In theory, the new debt ceiling deal preserves the possibility of raising taxes to help close the deficit. Which is a mighty good thing, guest host Chris Hayes argued last night, except for the part about political reality:
Taxes are going to have to go up, period. Taxes right now as a percentage of GDP are at a 50-year low.One of the things that characterizes a country with poor governance is an inability to collect taxes to fund the state. We've seen this in action in Greece. And this agreement today calls into question whether or not we're on a slippery slope that leads down that same path.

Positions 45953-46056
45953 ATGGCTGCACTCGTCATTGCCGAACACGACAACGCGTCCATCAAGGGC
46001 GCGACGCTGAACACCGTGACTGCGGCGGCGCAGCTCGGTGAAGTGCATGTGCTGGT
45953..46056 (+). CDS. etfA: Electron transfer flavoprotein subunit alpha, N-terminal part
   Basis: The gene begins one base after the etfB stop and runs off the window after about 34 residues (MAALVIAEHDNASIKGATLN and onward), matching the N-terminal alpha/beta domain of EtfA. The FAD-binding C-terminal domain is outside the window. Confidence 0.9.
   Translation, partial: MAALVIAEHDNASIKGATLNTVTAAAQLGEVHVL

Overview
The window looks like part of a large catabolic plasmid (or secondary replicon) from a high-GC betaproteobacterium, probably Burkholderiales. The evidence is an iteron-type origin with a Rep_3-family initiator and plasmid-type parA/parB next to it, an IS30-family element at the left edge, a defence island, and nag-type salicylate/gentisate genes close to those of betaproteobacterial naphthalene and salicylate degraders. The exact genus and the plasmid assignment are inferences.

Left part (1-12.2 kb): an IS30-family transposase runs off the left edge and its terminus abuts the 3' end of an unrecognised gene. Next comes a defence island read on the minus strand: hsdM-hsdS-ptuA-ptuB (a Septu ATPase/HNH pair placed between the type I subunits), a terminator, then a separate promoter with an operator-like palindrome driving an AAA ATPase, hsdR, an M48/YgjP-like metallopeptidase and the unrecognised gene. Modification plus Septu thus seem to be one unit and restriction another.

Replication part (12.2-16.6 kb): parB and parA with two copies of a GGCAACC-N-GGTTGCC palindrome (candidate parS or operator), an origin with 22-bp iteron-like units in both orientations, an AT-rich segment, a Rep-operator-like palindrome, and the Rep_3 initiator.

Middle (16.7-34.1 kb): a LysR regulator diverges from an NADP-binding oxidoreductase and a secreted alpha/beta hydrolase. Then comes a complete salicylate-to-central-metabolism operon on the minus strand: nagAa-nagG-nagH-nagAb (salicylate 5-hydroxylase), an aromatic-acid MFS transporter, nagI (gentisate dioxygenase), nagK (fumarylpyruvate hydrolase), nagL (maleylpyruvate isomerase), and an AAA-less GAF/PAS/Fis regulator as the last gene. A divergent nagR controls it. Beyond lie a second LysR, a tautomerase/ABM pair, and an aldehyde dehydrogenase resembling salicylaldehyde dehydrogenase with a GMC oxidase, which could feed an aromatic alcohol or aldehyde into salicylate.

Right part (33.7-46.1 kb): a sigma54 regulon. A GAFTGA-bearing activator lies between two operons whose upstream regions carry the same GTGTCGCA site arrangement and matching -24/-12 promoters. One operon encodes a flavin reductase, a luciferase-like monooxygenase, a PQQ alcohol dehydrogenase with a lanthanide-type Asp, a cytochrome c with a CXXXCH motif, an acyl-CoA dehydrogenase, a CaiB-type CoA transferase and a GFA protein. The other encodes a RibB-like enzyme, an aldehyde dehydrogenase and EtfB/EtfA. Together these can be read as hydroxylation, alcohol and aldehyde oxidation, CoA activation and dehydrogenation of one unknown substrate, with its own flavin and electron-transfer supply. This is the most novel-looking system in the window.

Congresswoman Jan Schakowsky (D-Illinois) tells us her constituent calls were running 20-1 against the debt ceiling deal. Ms. Schakowky voted against it. The deciding factor for her? "[A]ll of the cuts come from people who have already sacrificed so much, middle class people, our senior citizens, poor people -- all the people that we should be protecting and not a hair from the head of a millionaire or billionaire."